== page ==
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Portfolios of the Poor: Three-Country Analysis

Capturing the complexity of people’s lives
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This PoP Briefing Note No. 9 examines research samples from the three countries that took part in the Portfolios of the Poor study.

Researchers with Portfolios of the Poor tracked the earning, borrowing, spending and savings practices of 250 households in Bangladesh, India, and South Africa in order to find out how the world’s poorest households manage their financial lives. The study resulted in financial diaries that collected data systematically, while also capturing the complexities of peoples' lives. Commonalities between the 14 locations in the three countries studied include:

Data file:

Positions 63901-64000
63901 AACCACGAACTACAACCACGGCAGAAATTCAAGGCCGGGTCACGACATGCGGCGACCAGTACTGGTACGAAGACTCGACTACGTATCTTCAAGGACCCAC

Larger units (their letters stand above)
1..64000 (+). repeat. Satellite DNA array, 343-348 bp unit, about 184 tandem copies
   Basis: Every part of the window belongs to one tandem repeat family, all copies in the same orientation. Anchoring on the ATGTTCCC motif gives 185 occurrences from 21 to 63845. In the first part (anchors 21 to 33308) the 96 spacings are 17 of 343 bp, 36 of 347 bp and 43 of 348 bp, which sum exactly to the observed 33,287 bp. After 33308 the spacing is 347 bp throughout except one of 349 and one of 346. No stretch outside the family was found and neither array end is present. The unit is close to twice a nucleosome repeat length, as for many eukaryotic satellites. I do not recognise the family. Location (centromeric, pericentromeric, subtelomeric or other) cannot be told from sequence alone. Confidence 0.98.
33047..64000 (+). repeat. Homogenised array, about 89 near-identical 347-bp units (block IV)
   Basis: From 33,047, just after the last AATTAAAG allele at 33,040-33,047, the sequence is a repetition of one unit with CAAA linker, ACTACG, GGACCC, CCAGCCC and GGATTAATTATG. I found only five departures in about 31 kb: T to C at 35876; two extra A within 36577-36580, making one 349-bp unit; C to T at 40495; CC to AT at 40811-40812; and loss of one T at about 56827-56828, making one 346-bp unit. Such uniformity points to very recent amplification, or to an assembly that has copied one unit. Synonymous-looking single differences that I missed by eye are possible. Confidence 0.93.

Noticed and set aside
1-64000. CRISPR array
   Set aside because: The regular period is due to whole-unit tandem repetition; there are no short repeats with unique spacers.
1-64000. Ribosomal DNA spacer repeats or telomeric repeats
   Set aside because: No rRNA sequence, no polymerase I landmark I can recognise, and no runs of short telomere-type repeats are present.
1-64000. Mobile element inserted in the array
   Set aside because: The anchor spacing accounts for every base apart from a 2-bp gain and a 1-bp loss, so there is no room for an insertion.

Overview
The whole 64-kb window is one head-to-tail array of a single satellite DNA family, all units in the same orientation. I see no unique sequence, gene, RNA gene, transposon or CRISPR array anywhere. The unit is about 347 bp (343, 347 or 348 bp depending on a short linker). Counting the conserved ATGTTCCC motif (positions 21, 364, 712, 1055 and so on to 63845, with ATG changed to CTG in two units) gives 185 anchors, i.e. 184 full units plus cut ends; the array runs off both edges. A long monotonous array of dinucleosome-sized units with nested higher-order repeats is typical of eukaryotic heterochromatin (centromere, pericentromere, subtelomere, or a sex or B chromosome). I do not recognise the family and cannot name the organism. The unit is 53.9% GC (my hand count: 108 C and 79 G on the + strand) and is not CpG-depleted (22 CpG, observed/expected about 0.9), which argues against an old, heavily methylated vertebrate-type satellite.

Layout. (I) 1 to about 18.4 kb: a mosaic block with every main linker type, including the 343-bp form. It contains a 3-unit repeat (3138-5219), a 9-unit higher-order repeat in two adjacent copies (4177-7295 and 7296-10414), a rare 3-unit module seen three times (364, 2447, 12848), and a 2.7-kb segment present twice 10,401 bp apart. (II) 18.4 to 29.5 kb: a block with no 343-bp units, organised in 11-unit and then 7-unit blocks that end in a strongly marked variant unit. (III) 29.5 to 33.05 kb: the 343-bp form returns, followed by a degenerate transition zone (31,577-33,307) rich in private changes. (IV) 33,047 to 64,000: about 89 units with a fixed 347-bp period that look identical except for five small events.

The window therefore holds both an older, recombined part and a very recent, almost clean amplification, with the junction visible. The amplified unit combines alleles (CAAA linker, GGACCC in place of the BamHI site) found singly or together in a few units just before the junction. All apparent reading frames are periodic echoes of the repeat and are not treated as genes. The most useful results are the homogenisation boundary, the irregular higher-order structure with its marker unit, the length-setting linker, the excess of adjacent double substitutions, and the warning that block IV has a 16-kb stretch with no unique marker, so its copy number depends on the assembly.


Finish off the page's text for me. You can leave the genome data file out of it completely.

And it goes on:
• Every diarist used savings and loans products;
  • Cash flows moving through financial instruments were large relative to income, even in households with low incomes and small balances;
  • Households in all three countries used several formal and/or informal financial mechanisms regularly, even when they had access to MFIs.

The portfolio approach shows the power of well thought-out partial solutions, and the need for improved product design to better meet the needs of poor households. It demonstrates that microfinance providers can help poor households manage money on a day-to-day basis, build savings over the long term, and borrow for all uses.